One day in the mid-1800s when a prospector named David Lindsay was sweltering away in a dry creek bed in 40 degree Celcius weather, he stopped to pick at a brilliantly coloured stone from which flashes of red danced devilishly under the harsh Central Australian sunlight.
With his small hand-pick he chipped away at the stone, revealing what he reckoned must have been the biggest ruby he’d seen in his life. And when more followed, and more followed those, he walked the 40km up the creek to a small gold prospecting camp at Arltunga to celebrate at its sly-grog tent.
A few months later on the opposite side of the world, some Dutch gem experts whistled aloud at the stones that spilled from a small purse sent to them from Australia. They had to be the best rubies they’d seen in a long time.
So they too took a celebratory drink at the prospects of a wealthy new find in the far-off antipodes.
But the celebrations on both sides of the world were short-lived: the brilliant “rubies”, rumours of which had now started a “ruby rush” to the Outback, were only red garnets, worth but a fraction of what everyone had hoped.
So for David and the other hopefuls, it was back to gold prospecting, collecting what specks and tiny nuggets they could among the gravel at Arltunga… until David Lindsay’s ever-vigilant eye spotted an alluvial vein on a hill just up from his creek.
This turned out to be a far more worthwhile prospect and soon a gold stamp was brought in to pound the rich ore David had spotted.
By the late 1800s the little tent site of a hundred prospectors had swollen to an itinerant 2000, with a police station, stores, government offices, a pub, and a cemetery. And so Arltunga became the first European settlement in Central Australia, preceding Alice Springs, and at one stage having a “resident” population of 300 supporting the miners.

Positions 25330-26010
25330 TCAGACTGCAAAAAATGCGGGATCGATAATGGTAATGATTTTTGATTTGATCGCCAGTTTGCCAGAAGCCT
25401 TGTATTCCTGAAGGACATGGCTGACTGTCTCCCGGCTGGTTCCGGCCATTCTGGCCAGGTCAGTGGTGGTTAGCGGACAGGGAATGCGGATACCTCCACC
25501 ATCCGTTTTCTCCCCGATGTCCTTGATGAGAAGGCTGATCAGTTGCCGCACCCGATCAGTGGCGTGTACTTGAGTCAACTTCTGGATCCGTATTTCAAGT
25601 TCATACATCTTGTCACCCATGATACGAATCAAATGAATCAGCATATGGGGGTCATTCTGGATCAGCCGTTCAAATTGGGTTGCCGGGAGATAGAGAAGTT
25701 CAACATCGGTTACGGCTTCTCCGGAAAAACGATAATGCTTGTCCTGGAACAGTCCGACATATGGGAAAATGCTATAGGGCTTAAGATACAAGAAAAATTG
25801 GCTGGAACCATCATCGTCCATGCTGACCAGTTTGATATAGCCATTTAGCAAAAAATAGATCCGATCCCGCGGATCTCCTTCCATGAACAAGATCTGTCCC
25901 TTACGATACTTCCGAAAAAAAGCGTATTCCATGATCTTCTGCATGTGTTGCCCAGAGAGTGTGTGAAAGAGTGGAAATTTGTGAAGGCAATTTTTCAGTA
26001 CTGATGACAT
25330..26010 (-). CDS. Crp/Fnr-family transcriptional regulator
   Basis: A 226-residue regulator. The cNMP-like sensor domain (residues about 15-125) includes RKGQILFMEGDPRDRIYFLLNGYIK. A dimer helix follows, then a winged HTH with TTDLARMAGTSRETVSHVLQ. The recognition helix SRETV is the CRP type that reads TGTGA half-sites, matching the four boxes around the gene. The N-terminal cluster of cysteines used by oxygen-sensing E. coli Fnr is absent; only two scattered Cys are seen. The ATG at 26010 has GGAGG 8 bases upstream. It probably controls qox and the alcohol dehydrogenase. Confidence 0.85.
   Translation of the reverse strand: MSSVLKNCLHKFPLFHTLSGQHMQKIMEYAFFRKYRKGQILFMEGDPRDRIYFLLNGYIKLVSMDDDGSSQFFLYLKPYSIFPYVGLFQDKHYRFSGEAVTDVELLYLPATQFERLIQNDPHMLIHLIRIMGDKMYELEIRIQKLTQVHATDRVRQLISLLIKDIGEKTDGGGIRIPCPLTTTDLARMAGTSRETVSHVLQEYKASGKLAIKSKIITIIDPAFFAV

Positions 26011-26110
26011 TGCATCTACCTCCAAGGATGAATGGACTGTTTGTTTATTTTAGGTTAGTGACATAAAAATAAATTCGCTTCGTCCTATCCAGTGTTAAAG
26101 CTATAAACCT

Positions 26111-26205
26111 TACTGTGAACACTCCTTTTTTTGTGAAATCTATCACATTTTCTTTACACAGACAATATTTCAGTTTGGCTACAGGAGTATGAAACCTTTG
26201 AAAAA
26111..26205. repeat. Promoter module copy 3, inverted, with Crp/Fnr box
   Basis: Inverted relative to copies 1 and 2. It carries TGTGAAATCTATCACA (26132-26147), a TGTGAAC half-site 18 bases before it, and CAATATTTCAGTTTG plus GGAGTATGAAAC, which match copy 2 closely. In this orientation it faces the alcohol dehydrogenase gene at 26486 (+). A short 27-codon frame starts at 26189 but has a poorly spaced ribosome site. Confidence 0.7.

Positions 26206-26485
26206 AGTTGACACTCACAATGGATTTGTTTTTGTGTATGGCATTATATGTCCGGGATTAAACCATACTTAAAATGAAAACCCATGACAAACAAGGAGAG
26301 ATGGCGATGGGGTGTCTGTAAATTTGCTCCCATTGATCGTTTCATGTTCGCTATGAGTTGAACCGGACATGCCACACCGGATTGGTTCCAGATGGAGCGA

The mines yielded some 6 million pounds worth of gold between the late 1800s and early 1900s, and while most were abandoned by the time of World War I, some were still being worked until the 1950s, with one active until 1998.
The “ruby boom” meanwhile had died a very quick death.
Arltunga lies in the East MacDonnell Ranges in desert country 110km east of Alice Springs. There’s an un-manned Visitors Centre with a fascinating collection of historic photos and memorabilia from the time when hopefuls, with only the thought of gold on their minds, trudged 600km from the railhead at Oodnadatta with all they owned in swags on their backs or in wheelbarrows.
A self-operated slide show is also available at the Visitors Centre with photos and maps on-screen of suggested areas of interest nearby.
All around are the ghostly tumble-down reminders of what was once a town: the police station, its stand-alone cell-from-hell in which temperatures reached 45-plus (before that, prisoners were simply chained to the policeman’s iron bed), the gold stamp and cyanide works, the stone floors of one-time houses, several sign-posted historic trails and shaded picnic grounds.
The original hotel – where a sign said “Sleep Where You Like, But Not On The Bar” – has long been nothing more than a ruin and the most recent hotel, Arltunga’s only business in recent years, pulled its last beers and closed a few months back.
National Park rangers are the only ones in this ghost town, and, during the “cooler winter months” between May and September, obligingly help visitors with information about the site and offer suggestions on places to visit on foot, by bicycle or by car. The picnic grounds have BBQ facilities and shade shelters, but camping is not permitted (you can camp at the nearby Terphina Gorge Nature Park). Visitors must also take all their rubbish away with them.
And yet as remote as it is, you don’t need a 4WD to get here: the road is sealed for the first 70km from Alice Springs and is gravel for the next 40km – “a yob filter” as regulars who enjoy escaping to Arltunga describe it.
For information about holidaying in Central Australia and visiting Arltunga, phone Central Australian Tourism on 1800 645 199.
David Ellis runs his own PR company promoting and writing about travel. He has over 30 years journalism experience and is the ex-Chief of Staff for ABC Radio news.